“As a testament to the C-17 mission tempo, the aircraft passed its two millionth flight hour just four years after passing its first million-hour mark, and the first million hours took 16 years to reach.
“Although Air Mobility Command officials estimate the international C-17 fleet passed the milestone on Dec. 14, the achievement was commemorated on a Dec. 10 airdrop mission out of Bagram Airfield, Afghanistan.” The latter was identified by the source as the busiest military airport in the world, one which accommodates “approximately 100 missions, 1,500 passengers and 800 short tons of cargo daily.” 
Last April the White House secured an agreement with the government of Kazakhstan to permit U.S. troops to fly over the North Pole and across the Central Asian nation bordering China and Russia to Afghanistan.
On January 3 USS Bainbridge, an Arleigh Burke class guided missile destroyer, left Naval Station Norfolk in Virginia to deploy with Standing NATO Maritime Group 2: “The ship and its crew will conduct joint operations with various countries of NATO and also conduct maritime interdiction operations near the coast of Somalia.”  That is, it will operate in the Gulf of Aden and the broader Arabian Sea where the U.S. and NATO have created a war zone that stretches from the Horn of Africa to the Indian subcontinent.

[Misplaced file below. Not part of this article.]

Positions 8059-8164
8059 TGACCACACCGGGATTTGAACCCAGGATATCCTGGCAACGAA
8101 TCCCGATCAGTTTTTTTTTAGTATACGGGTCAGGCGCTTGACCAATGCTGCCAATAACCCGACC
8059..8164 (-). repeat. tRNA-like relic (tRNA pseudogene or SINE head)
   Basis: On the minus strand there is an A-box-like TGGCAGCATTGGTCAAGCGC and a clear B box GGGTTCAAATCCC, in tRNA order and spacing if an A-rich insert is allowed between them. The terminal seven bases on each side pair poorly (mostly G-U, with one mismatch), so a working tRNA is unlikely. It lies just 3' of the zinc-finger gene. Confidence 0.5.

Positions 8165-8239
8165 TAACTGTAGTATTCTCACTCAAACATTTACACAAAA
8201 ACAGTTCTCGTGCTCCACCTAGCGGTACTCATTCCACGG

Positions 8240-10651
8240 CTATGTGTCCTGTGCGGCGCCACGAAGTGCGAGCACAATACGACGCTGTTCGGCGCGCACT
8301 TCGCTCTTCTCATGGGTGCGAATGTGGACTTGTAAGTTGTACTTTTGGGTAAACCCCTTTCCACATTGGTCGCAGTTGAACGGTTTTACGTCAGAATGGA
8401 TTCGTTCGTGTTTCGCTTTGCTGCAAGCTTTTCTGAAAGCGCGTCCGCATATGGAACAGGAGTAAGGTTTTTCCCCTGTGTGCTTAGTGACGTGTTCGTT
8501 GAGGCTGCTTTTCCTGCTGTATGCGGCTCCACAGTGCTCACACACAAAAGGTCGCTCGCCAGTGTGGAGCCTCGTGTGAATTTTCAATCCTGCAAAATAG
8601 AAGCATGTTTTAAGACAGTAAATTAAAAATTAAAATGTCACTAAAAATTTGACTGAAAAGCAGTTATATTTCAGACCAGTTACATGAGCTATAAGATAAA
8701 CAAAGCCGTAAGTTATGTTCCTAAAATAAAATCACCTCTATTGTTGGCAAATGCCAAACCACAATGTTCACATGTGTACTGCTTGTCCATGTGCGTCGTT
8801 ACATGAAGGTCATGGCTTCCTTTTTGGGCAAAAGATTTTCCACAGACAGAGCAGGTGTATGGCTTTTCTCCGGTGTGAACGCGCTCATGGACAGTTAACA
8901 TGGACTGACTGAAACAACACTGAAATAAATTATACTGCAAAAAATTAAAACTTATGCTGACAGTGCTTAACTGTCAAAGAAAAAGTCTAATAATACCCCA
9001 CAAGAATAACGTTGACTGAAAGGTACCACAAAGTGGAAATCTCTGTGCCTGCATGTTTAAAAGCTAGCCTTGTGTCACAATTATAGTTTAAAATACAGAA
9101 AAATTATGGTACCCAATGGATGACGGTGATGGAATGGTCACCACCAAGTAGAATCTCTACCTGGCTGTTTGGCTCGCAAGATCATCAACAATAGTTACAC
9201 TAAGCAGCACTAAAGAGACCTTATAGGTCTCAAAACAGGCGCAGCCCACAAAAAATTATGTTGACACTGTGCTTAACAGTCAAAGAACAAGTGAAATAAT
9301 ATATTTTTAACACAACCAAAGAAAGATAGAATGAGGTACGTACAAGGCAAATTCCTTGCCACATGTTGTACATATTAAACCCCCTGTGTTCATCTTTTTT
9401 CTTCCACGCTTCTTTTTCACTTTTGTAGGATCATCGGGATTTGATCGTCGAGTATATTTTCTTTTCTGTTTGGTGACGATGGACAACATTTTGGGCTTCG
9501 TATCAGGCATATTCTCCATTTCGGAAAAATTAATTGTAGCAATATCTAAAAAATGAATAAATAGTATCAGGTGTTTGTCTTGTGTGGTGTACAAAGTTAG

The Afghan war has indeed contributed in transforming NATO from a military bloc that had waged bombing campaigns in the Balkans to an international, integrated, expeditionary force the Pentagon and White House are employing to conduct military operations not short of war for a number of key geopolitical purposes.
1) Gareth Porter, How Afghanistan Became a War for NATO
Inter Press Service, January 3, 2011
2) Macedonian International News Agency, December 28, 2010
3) Iraq: NATO Assists In Building New Middle East Proxy Army
Stop NATO, August 13, 2010
4) USS Abraham Lincoln Launches 1,000th Sortie In Support of OEF
January 1, 2011
5) USA Today, January 2, 2011
6) U.S. Air Forces in Europe, December 9, 2010
7) Stars and Stripes, October 4, 2010
8) North Atlantic Treaty Organization
Supreme Headquarters Allied Powers Europe
September 2, 2010
9) Belleville News Democrat, November 1, 2010
10) United States European Command, August 9, 2010
11) U.S. Air Forces in Europe, September 17, 2009
12) U.S. Air Force, December 16, 2009
13) U.S. Air Forces in Europe, October 16, 2009
14) United States European Command
United States Air Forces in Europe
April 2, 2010
15) United States Air Forces in Europe, June 17, 2010
16) U.S. Air Forces in Europe, December 17, 2010
17) WAVY, January 3, 2011